A journalist Emma Brockes working for the newspaper Guardian was arrested following her assasination attempt on well-known author and media-critic Noam Chomsky last Tuesday. The Guardian has issued a clarification that the journalist was hired with no previous criminal history and was sent on an assignment to interview Mr.Chomsky.

Mr.Chomsky appeared to be shaken by the ordeal and he said that he didn't expect an interviewer to be an assassin.

An unidentified source in The Guardian said that Emma Brockes has been previously associated with a right-wing BNP and has been an active member of the Israeli Likud Party. Ms.Brockes was also the guest speaker at the AIPAC convention in Los Angeles last January.

Posted by: auri at November 6, 2005 08:14 AM

Perhaps that breaking news was referring to the interview she did with him? And the fact that the interview did not make him look good at all?
(You might want to check the political humor sites to find the original...).

Posted by: Kathy K at November 6, 2005 11:25 AM

P.S. Miss Attila, I agree completely with you and with Ms. Siepp. But she missed the third most likely real affect (and the connection could well be missed by everyone if it does happen) and that is an increase in suicides among teenage girs.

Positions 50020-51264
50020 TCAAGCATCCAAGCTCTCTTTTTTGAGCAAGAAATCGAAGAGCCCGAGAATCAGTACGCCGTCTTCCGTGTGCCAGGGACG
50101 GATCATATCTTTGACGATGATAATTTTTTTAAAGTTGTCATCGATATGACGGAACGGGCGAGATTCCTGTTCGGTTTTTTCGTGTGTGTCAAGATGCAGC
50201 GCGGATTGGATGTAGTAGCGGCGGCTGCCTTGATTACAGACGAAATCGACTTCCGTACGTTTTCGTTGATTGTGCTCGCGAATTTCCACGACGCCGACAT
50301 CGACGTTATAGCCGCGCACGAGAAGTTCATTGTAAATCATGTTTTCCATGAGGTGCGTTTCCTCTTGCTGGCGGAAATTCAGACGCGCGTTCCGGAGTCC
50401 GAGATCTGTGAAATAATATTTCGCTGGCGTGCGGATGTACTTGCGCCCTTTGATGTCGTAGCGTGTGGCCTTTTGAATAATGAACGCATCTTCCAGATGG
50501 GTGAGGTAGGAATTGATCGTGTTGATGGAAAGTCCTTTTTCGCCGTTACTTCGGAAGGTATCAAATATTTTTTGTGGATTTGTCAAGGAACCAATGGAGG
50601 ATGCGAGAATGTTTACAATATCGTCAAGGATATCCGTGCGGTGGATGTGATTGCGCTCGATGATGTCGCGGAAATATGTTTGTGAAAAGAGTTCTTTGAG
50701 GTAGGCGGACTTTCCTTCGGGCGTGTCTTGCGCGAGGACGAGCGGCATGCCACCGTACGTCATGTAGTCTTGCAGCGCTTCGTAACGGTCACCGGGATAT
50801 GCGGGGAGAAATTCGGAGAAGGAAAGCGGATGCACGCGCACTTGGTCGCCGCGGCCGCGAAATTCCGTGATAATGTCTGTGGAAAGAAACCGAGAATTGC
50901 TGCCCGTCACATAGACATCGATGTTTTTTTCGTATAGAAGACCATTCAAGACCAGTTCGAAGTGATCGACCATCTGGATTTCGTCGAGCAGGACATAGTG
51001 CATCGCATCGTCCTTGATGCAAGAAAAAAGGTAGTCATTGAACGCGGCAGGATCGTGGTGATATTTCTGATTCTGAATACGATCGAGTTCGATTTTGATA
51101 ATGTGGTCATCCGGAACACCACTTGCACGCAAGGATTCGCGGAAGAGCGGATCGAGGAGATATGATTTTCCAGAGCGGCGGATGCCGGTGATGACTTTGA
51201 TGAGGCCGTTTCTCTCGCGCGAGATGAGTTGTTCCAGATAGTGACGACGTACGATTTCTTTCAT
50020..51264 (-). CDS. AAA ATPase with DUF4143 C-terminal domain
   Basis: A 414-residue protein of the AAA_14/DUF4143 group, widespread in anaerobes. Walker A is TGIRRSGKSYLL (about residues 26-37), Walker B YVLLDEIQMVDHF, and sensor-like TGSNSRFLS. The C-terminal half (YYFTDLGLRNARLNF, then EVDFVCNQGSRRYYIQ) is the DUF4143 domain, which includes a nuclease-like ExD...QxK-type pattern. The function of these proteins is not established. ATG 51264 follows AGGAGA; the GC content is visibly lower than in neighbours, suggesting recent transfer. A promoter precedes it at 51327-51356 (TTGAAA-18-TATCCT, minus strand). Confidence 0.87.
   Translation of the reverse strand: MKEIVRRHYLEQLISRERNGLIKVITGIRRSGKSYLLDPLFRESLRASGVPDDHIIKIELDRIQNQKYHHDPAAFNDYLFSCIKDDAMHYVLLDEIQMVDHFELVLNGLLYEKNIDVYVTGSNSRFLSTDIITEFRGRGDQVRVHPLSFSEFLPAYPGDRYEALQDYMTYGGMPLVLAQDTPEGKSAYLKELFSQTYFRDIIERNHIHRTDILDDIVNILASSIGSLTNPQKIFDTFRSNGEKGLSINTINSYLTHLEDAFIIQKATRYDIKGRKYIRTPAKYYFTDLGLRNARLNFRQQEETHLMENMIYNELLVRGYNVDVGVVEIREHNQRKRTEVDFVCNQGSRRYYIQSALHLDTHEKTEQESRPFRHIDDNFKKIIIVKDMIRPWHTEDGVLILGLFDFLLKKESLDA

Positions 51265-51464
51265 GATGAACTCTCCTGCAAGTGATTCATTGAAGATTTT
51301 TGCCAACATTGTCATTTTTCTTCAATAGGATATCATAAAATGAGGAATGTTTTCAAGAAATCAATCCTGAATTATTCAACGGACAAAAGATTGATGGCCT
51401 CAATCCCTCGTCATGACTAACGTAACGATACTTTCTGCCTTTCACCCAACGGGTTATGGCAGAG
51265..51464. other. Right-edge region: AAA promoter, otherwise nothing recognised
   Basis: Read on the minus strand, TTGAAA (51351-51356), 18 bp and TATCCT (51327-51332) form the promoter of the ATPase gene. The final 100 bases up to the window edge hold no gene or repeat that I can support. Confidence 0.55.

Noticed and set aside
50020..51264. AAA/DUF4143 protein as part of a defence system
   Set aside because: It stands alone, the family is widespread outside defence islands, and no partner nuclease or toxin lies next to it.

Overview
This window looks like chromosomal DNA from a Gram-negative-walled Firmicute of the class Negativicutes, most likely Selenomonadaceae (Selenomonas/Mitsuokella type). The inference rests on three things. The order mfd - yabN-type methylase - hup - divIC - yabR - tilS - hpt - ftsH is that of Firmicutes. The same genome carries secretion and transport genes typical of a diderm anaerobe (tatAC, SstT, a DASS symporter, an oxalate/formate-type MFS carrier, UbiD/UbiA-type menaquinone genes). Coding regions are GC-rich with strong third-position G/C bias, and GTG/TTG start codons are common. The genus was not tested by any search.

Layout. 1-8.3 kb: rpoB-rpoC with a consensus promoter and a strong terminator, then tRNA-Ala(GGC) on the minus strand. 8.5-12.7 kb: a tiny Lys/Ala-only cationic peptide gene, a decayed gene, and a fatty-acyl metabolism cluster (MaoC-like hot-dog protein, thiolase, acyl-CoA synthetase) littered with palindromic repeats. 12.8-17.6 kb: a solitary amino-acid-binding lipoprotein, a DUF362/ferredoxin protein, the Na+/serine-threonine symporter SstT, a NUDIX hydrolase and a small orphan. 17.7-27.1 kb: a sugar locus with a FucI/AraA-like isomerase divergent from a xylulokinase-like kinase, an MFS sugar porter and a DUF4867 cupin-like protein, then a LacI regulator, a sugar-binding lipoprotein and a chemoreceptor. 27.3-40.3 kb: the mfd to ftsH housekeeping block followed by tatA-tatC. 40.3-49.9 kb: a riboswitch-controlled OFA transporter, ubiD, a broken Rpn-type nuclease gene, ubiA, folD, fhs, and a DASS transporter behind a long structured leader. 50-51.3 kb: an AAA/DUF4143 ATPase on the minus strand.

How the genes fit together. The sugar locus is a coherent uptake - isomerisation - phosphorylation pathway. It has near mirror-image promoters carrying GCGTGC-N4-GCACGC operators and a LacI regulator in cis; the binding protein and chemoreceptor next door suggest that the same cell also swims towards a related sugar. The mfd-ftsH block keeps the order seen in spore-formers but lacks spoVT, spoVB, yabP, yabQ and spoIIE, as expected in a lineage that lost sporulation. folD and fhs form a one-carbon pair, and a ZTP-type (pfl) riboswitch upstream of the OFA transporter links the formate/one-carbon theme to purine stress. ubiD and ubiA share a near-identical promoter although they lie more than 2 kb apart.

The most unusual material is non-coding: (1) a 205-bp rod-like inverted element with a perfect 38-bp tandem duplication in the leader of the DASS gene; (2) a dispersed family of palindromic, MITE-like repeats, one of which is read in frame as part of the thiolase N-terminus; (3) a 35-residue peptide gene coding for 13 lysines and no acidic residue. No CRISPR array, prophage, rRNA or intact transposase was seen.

Posted by: Kathy K at November 6, 2005 11:40 AM

Zendo Deb: I remember being a teenager very, very well. That's why I oppose Prop 73.

I'm afraid I see no connection whatsoever between the need for independence that drives teenagers to separate from their parents at the mall and the notion that they would not go to these same parents in a crisis.

Posted by: Attila Girl at November 6, 2005 12:31 PM

think I may be influenced by where I work...

but deliberately leaving a/both parent(s) out of the information loop is to deliver a girl to the influence of the impregnator..which many times is an adult.

At which point, I consider the abortion provider as an accessory after the fact to child molestation.

I have a great relationship with my 4 daughters (only one still a teen)...we've talked openly about sex all their lives and I'm PRO-CHOICE.

Not one of them has ever come to me PRIOR to being sexually active for condoms,et al. They felt (at the time) they were mature enough to make the decision on their own.

Older, they've sheepishly admitted they realized how young and STUPID they were.